That National Football League announced on Friday morning that, starting this season, Wild Card Weekend (the opening weekend of the annual NFL Playoffs) will conclude on a Monday night.

Instead of three Wild Card games on both Saturday and Sunday (which was the case last season), there will be two games on Saturday, three on Sunday, and one on Monday night (January 17th) at 8:15pm.

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The NFL expanded their playoff structure for the first time since 1990 when they went from 12 playoff teams to 14 (seven in each conference) last season.

The Divisional round of the playoffs will be played on the weekend of January 22nd-23rd.  With the Conference Championship games on Sunday, January 30th.  Super Bowl LVI (56 for you non-Romans) will be on February 13th at SoFi Stadium in Inglewood, California.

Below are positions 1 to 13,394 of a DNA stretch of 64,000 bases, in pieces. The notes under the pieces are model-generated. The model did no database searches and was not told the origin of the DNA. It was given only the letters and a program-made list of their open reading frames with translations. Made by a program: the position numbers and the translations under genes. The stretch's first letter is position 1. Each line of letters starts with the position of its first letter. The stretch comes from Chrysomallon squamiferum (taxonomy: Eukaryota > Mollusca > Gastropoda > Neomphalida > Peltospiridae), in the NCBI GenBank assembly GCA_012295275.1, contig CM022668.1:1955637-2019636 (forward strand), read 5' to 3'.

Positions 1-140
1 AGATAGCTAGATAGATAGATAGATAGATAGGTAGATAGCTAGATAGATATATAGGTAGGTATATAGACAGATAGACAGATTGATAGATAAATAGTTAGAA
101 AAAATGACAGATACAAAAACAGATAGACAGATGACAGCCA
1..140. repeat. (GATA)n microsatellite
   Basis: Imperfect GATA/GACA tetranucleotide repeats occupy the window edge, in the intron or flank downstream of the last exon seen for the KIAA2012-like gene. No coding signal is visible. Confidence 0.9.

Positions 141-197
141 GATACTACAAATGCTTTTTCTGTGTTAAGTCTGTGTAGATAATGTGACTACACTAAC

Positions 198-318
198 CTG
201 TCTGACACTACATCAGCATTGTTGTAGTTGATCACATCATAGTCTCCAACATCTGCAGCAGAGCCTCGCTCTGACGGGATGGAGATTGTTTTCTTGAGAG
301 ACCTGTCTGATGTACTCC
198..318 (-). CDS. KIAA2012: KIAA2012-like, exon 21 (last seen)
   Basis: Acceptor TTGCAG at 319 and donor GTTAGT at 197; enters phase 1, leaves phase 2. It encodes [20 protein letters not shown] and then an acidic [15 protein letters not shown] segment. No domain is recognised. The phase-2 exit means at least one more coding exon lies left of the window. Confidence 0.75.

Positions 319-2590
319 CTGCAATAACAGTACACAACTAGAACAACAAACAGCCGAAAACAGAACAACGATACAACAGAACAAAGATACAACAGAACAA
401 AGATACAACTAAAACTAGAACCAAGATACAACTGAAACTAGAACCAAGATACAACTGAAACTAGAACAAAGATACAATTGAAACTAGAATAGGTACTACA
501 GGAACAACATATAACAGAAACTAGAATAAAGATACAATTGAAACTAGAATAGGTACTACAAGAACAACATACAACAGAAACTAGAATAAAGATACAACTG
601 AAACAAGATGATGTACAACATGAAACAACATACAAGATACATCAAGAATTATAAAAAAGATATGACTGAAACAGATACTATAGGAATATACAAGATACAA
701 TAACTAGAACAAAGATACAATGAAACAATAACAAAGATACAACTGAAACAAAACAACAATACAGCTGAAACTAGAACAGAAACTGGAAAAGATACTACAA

This is the third time the NFL has expanded the league's playoffs since the AFL-NFL merger in 1970.  From 1970-77, only four teams per conference (three divisional winners and one wild card team) qualified for the playoffs.  In 1978, the league went from a 14-game regular season schedule to a 16-game schedule.  In conjunction with that, the league expanded to 10 playoff teams (three division winners and two wild-card teams per conference), with a wild-card game in each conference.

Then in 1990, the league expanded 12 teams with three wild-card teams with the three division winners.  And finally, in conjunction with the league's new collective bargaining agreement, the league decided to add a seventh playoff team in each conference for the 2020 season (four divisional winners and three wild-card teams).  Under the current system, only the top seed (the team with the best record in each conference) gets a bye into the Divisional round.

Mad Dog's Top 25 NFL Quarterbacks

On the Mad Dog Show, I was talking about who my top 25 quarterbacks are in the NFL. I put together a list for those of you who didn't catch the conversation.